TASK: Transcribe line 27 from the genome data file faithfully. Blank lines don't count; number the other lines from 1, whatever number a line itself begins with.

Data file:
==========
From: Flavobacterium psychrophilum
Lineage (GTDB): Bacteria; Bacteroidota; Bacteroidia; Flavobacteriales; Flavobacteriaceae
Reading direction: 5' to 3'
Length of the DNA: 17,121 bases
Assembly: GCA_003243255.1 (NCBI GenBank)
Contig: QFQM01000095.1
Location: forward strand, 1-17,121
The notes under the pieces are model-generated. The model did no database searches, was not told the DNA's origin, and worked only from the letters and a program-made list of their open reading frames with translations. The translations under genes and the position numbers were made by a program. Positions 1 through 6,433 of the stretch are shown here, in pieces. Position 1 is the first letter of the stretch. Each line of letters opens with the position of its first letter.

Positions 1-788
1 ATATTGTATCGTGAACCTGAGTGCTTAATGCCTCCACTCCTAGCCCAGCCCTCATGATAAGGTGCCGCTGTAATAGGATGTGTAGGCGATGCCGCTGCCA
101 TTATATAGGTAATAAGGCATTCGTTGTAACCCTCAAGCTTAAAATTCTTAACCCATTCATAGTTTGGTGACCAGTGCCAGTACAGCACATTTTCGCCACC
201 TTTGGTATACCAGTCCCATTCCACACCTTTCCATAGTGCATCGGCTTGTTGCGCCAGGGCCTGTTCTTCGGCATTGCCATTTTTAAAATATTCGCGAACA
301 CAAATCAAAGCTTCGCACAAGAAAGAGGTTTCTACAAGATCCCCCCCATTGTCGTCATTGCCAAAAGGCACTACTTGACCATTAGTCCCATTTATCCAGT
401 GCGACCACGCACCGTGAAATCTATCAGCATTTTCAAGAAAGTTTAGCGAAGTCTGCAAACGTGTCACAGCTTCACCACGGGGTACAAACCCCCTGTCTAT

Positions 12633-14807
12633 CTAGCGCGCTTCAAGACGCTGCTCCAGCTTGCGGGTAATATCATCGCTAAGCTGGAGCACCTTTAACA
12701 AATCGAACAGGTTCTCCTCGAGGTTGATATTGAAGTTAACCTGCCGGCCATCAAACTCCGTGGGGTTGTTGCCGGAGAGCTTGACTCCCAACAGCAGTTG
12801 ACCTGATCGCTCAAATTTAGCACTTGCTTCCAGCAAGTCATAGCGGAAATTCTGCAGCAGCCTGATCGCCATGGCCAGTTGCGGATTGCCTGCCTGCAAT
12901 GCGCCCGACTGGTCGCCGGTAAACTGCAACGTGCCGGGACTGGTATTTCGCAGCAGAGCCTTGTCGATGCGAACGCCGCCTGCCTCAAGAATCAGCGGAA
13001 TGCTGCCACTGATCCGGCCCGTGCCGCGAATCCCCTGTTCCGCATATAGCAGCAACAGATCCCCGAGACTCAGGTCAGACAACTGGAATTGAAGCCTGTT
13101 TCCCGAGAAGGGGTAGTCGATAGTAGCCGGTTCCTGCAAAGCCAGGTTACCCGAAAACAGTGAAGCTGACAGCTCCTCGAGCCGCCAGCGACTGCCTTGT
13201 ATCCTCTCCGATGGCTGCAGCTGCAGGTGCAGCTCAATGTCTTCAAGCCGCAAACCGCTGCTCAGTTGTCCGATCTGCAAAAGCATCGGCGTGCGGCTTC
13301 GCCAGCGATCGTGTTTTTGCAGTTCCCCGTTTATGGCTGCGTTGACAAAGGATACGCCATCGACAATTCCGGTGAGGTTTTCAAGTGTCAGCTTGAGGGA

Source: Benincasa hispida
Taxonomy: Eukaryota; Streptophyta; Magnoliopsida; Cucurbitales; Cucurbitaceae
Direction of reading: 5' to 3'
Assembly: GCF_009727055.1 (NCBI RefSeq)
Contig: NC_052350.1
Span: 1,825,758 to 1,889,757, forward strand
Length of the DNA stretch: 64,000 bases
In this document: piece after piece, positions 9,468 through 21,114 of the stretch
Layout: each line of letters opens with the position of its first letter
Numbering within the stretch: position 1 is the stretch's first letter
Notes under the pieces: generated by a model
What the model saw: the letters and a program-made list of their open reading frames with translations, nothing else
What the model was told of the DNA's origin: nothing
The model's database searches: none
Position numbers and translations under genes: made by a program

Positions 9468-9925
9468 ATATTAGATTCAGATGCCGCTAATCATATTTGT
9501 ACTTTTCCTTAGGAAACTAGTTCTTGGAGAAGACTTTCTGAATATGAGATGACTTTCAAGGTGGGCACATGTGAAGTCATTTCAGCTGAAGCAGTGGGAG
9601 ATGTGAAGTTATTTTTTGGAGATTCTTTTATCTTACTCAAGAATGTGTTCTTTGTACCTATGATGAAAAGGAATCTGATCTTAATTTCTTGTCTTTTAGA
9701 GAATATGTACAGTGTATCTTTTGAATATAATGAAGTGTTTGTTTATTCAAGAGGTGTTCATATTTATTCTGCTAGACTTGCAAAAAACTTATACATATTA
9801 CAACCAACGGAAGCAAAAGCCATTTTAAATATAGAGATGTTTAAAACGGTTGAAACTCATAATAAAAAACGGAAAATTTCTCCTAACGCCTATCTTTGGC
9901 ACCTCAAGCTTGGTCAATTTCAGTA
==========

Assembly: GCF_009727055.1 (NCBI RefSeq)